Aim of the project was to estimate possible risks for migrating birds to collide with offshore wind farms. In addition, models were developed to predict the risk that birds collide. These models were used to work out criteria, which may possibly serve as a basis to minimise or even avoid impacts.
A large number of birds migrate across the German part of the Baltic and North Seas on the way from breeding areas to wintering areas and back. The majority of these birds, passerines above all, migrate during the night. In the German Exclusive Economic Zone (EEZ), collisions of birds with wind turbines are usually considered a major conflict between nature conservation and further development of offshore wind farms. So far, only little information is available on temporal and spatial migration patterns in the offshore area. It also remains unclear to what extent migrating birds collide with offshore wind turbines.
The following specific aims were pursued in the project:
- To describe bird migration in the German EEZ of the North and Baltic Seas with a particular focus on spatial and temporal variation and existing gradients (e.g. distance from coast).
- To model intensity of bird migration and flight heights depending on the prevailing weather conditions.
- To develop a prediction model of bird migration in the rotor area based on weather parameters.
- To estimate the cumulative risk for birds to collide with offshore wind turbines.
- To work out criteria that may serve as a basis to develop and initiate measures to reduce or even avoid bird collisions.
The present study is the first to combine data of accompanying surveys of wind farm projects in the North and Baltic Seas. Data collected at 13 different locations in the German Exclusive Economic Zone (EEZ) over a period of nine years were evaluated.
- Data of radar surveys were used to determine flight height and migration intensity. Radar devices were used to record bird migration up to a height of 1,000 m. This method does not allow identifying the species of recorded birds.
- Flight calls of selected species recorded in 13 wind farms were therefore analysed. Many bird species have specific flight calls. The number of calls is not necessarily proportional to the number of birds. Even so, evaluation of flight calls is the only available method to obtain information on nocturnal flight activity of single species.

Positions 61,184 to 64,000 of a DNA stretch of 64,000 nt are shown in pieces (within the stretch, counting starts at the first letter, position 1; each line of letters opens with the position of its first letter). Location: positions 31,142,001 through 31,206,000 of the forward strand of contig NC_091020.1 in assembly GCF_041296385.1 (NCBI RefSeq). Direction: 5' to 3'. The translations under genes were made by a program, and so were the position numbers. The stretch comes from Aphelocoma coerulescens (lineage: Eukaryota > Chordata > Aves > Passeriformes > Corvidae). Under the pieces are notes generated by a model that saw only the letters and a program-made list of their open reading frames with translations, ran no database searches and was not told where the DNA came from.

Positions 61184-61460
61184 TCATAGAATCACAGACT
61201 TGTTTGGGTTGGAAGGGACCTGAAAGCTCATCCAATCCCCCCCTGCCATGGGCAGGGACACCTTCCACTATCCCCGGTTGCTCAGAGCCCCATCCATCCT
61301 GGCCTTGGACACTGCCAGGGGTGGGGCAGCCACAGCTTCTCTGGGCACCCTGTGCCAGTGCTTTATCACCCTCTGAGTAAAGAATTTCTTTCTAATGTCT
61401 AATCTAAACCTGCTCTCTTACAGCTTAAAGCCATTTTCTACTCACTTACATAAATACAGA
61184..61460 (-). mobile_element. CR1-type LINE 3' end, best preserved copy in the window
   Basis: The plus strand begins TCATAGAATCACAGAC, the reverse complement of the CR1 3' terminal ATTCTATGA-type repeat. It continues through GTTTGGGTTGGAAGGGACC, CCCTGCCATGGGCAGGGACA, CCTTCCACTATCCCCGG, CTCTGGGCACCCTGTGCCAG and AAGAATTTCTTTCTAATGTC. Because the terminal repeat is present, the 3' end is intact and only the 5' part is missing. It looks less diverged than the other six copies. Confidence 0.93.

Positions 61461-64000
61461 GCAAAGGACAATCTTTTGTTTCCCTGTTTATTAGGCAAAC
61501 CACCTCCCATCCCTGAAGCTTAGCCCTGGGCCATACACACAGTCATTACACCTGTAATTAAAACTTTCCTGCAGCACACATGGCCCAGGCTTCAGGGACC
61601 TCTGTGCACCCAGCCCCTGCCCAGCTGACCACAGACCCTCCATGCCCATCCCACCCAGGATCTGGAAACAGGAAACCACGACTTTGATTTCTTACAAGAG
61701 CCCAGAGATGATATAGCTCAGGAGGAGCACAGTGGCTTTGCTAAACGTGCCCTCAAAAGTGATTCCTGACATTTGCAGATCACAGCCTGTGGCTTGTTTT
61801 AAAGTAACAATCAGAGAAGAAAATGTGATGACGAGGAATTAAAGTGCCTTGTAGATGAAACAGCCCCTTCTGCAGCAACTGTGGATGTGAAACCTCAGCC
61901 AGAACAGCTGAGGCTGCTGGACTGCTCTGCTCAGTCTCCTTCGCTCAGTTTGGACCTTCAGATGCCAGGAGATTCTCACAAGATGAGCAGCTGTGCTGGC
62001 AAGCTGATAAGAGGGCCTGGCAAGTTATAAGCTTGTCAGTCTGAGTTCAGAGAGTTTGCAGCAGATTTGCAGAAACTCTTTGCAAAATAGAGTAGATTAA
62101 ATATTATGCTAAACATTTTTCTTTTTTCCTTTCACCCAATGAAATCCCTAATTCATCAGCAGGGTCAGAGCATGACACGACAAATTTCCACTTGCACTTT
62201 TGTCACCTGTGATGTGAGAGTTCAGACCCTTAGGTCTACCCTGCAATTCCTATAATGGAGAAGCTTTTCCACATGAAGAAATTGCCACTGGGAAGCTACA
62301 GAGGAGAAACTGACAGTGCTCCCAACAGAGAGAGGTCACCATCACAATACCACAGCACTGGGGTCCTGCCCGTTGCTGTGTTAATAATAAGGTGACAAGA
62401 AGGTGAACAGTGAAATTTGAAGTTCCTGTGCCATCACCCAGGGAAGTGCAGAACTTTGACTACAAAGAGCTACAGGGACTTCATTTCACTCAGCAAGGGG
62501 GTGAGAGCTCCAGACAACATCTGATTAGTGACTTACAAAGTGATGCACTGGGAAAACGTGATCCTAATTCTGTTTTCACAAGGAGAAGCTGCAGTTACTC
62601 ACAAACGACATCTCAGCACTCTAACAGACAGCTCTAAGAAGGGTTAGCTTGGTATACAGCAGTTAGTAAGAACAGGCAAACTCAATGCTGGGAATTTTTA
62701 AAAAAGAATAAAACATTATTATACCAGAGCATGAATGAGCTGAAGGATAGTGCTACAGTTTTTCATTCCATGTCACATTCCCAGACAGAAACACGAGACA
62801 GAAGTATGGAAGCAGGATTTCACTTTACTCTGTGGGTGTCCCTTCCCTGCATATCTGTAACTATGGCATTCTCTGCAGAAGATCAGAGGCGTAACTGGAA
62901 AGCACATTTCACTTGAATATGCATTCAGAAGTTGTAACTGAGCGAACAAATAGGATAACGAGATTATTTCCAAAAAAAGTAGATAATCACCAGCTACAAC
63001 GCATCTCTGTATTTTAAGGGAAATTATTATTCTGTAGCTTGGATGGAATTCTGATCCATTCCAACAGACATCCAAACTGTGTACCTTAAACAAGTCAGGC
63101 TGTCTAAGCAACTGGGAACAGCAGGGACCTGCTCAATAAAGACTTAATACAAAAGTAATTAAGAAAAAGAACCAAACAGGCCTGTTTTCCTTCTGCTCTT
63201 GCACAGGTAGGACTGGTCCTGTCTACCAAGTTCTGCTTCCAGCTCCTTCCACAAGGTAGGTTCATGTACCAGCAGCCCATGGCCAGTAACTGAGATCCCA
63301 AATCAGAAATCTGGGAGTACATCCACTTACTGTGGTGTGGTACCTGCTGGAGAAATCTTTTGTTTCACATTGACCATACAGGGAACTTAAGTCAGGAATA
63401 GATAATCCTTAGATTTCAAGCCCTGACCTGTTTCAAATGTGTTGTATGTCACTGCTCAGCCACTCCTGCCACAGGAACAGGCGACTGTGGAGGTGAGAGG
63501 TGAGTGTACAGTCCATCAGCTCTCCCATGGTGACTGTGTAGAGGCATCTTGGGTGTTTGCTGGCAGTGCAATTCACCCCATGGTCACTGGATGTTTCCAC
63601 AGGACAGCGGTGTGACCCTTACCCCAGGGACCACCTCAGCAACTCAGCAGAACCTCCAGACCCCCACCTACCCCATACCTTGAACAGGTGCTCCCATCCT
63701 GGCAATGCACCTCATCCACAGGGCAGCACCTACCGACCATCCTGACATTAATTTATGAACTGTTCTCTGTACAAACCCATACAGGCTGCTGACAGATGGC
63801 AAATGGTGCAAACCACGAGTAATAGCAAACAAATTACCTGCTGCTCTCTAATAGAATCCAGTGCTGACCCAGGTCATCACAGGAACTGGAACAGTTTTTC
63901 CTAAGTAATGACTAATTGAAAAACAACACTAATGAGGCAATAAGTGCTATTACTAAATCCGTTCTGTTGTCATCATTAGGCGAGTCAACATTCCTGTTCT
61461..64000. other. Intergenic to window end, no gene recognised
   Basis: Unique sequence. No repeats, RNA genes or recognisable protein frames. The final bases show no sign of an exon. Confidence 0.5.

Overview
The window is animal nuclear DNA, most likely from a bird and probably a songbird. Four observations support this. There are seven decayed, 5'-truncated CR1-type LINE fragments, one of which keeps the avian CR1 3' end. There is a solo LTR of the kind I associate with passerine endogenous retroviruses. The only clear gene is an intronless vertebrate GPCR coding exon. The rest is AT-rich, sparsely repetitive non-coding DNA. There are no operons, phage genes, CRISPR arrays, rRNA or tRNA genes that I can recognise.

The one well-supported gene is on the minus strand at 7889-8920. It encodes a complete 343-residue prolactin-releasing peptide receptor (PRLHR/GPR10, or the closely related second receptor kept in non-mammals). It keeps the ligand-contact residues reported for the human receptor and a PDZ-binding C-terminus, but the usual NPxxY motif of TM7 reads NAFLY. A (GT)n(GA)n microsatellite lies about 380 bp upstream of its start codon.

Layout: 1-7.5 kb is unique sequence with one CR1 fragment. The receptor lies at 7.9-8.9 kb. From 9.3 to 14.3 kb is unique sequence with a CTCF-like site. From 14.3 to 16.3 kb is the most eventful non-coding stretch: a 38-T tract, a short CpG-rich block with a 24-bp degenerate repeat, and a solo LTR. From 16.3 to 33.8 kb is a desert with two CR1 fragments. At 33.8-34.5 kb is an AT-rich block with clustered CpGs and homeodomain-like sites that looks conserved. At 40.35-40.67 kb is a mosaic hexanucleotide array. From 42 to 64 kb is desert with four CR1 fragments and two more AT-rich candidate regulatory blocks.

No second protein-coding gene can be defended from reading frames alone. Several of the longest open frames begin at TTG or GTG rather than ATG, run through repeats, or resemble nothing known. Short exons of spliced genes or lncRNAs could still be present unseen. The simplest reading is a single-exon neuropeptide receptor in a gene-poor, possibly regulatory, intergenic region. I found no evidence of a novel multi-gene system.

- Weather data were included additionally, to investigate the influences of weather conditions on bird migration.
Based on radar data, the total number of birds crossing wind farms in the German EEZ per year during spring and autumn migration was estimated to amount to just under 100 million. Approximately 24 million thereof were recorded in the rotor swept area. Despite the high level of uncertainty, this estimate shows that flight movement in the wind farms of the German EEZ will be in the eight-digit range.
Among other things, the results reveal that bird migration highly depends on weather conditions. Wind conditions and especially tailwinds proved to be the meteorological factor with the strongest influence on migration and flight call intensities. Migration intensities clearly increased with increasing tailwind. In autumn, birds are more likely to tolerate moderate headwind conditions. High call activities of migrating birds were not only recorded under favourable migration conditions, but also in adverse weather conditions (e.g. rain, poor visibility).
Models resulted in an estimated total number of 8,000–35,000 nocturnal migrants colliding with wind turbines in the German EEZ per year (development state as of 2000). In relation to the estimated total number of birds crossing the North and Baltic Seas at night, this equals around 0.03 % (North Sea) or 0.002 % (Baltic Sea) of all individuals migrating per year. This can only be a rough estimate, since both the total number of birds migrating at night as well as the modelled number of collisions are highly uncertain.
Please refer to the following documents for further information on the project and a detailed description and discussion of the results.
For further information please refer to the following documents:
Welcker, J. & Vilela, R. (2020):
Prognose des regionalen und lokalen Vogelzugs und des kumulativen Vogelschlagrisikos an Offshore-Windenergieanlagen. Endbericht. BioConsult SH, Husum. 72 pp.Download document
Welcker, J. (2019):
Patterns of nocturnal bird migration in the German North and Baltic Seas. Technical report. BioConsult SH, Husum. 61 pp.Download document
Welcker, J. & Vilela, R. (2019):
Weather-dependence of nocturnal bird migration and cumulative collision risk at offshore wind farms in the German North and Baltic Seas. Technical report. BioConsult SH, Husum. 70 pp.Download document
Welcker, J. & Vilela, R. (2018):
Analysis of bird flight calls from the German North and Baltic Seas. Final Report – June 2018. BioConsult SH, Husum. 128 pp.Download document
The project is carried out on behalf of the Federal Maritime and Hydrographic Agency (BSH), funded by the Federal Ministry for the Environment, Nature Conservation and Nuclear Safety (BMU).
Project duration: until end of 2019
Funding ID: FKZ UM15 86 2000